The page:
Last week, Cornell was chosen as one of the Top 50 LGBT-friendly campus by Campus Pride, a national non-profit that supports LGBT communities on college campuses. In response, students said they believe that while the University has taken some measures to create a safe and accepting environment, there is more that can be done to promote an inclusive campus, especially for those with non-binary gender identities. We at The Sun concur with those concerned students and call on the University to help facilitate a more inclusive campus culture for members of the University community who identify with minority gender identities and sexual orientations.
Currently, Cornell has several support systems for LGBT students available — including HAVEN and the LGBT resource center — which we think are a good first step in becoming a truly LGBT-friendly campus. We also applaud the Cornell University Programming Board for enhancing the campus dialogue on gender identity by hosting transgender actress and advocate Laverne Cox. However, we believe Cornell would benefit from greater engagement of non-LGBT students in the realm of awareness and advocacy.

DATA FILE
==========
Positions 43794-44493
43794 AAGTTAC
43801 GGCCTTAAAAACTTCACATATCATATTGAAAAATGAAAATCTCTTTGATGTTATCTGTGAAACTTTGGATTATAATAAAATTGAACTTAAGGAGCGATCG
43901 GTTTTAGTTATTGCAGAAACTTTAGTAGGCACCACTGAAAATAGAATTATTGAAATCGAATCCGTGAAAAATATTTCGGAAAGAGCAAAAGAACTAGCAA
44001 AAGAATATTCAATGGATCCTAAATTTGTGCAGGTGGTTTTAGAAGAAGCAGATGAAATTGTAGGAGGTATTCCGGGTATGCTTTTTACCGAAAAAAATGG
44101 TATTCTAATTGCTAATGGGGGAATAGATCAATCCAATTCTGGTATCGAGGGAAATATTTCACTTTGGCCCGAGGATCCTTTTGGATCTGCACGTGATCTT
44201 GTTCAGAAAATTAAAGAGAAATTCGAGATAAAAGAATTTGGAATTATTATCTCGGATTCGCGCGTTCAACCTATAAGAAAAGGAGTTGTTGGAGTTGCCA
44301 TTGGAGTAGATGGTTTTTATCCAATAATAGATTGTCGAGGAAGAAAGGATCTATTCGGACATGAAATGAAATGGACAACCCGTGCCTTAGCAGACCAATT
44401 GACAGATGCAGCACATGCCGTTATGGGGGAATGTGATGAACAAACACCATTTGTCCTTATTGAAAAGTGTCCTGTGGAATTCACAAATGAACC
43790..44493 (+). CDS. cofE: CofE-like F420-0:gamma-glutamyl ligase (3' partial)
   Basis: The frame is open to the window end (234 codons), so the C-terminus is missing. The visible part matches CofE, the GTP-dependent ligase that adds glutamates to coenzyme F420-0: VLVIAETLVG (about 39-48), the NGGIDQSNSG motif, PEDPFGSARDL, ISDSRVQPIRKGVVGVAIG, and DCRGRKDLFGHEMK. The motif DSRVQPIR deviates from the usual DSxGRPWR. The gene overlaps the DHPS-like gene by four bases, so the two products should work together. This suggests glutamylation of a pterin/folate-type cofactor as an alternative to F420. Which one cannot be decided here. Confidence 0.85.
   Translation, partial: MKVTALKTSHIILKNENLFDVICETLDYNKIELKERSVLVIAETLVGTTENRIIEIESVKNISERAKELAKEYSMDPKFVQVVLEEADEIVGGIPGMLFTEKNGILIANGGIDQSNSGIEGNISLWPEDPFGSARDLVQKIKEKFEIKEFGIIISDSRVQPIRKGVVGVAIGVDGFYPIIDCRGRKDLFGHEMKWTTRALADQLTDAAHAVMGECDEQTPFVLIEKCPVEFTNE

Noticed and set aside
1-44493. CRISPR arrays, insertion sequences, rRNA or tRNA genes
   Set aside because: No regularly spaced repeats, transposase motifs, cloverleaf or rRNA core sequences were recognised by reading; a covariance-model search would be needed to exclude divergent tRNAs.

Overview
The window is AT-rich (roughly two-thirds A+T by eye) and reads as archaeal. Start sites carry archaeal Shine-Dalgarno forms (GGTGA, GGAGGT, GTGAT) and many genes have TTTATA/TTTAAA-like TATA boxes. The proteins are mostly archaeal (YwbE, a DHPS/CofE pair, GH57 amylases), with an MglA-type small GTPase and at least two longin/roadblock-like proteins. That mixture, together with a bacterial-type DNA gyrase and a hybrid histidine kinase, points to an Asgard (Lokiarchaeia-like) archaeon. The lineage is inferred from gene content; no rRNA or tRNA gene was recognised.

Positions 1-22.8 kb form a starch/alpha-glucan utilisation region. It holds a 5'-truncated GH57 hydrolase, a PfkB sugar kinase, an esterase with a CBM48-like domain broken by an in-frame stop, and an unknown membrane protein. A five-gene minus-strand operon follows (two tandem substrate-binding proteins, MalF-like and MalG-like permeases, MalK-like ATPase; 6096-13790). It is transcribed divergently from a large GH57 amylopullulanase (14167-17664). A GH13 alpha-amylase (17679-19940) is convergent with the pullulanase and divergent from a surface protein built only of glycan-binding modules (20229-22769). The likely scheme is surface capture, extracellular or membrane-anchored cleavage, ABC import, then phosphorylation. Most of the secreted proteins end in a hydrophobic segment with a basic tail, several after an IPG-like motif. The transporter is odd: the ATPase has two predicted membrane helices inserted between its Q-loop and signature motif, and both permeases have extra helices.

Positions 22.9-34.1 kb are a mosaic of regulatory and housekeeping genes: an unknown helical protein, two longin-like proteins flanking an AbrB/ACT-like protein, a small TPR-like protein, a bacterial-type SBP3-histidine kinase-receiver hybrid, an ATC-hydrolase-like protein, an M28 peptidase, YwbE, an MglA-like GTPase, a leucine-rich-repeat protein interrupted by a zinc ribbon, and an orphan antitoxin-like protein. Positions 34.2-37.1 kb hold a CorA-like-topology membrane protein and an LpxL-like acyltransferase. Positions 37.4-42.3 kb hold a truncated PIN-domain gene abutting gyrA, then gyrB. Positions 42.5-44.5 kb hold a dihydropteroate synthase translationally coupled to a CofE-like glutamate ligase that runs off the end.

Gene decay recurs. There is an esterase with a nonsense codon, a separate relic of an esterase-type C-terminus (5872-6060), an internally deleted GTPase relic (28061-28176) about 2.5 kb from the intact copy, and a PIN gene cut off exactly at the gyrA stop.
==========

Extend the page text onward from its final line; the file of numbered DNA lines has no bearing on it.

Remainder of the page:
For example, Tapestry of Possibilities, the anti-discrimination presentation that is a graduation requirement, ought to broaden the campus discourse by educating students about the presence of non-binary gender persons at Cornell. By doing so, the University would bring students who have had no prior exposure to alternative gender identities into the fold of a tolerant and inclusive campus culture. We assert that active and ongoing student exposure to sensitivity and tolerance education is crucial to the actualization of a more inclusive and accepting campus culture.
To help bring about this culture change, we suggest that the University enact substantive LGBT-friendly policy changes, such as more gender neutral bathrooms, gender-inclusive housing and platforms for LGBT students to voice their concerns to the administration. While there is some room for improvement, we at The Sun remain optimistic that the ultra-tolerant climate that Campus Pride portrayed in its rankings is attainable and already well within the University’s reach.